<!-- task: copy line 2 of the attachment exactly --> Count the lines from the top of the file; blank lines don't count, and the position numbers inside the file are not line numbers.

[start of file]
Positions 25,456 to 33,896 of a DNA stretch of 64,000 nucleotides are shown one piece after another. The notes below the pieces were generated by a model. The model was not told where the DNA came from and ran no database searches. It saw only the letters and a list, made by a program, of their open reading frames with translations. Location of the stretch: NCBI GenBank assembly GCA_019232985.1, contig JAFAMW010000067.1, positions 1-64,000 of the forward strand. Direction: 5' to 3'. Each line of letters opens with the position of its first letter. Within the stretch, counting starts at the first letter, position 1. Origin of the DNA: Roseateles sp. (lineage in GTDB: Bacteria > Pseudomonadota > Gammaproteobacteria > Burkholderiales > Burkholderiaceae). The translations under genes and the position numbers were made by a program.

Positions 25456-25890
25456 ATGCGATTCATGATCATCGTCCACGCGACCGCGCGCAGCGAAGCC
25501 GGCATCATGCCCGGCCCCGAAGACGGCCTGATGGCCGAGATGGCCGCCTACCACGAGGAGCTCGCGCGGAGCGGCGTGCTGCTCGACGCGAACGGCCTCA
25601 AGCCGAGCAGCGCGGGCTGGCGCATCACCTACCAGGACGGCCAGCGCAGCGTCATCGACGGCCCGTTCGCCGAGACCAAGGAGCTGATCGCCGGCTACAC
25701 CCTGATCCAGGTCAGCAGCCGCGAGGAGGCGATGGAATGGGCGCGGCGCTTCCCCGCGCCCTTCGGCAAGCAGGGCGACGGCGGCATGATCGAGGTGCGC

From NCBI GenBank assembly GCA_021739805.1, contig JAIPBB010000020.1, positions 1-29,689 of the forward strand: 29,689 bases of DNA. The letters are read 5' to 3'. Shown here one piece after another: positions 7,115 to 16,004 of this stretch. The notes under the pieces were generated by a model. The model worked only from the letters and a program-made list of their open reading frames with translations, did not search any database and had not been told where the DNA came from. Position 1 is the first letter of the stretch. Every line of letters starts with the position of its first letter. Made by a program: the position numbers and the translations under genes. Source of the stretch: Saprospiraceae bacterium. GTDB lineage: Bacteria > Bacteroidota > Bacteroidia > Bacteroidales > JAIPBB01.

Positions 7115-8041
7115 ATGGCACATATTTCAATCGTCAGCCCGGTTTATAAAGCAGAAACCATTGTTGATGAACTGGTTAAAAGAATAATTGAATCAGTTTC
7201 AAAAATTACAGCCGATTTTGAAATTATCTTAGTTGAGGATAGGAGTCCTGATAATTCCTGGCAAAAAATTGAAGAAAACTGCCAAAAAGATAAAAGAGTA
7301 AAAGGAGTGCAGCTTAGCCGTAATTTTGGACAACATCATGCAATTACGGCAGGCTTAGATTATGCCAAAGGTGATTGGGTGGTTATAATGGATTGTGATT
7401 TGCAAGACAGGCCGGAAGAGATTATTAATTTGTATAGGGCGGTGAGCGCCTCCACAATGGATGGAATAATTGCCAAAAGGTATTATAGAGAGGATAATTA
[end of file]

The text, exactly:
Positions 25456-25890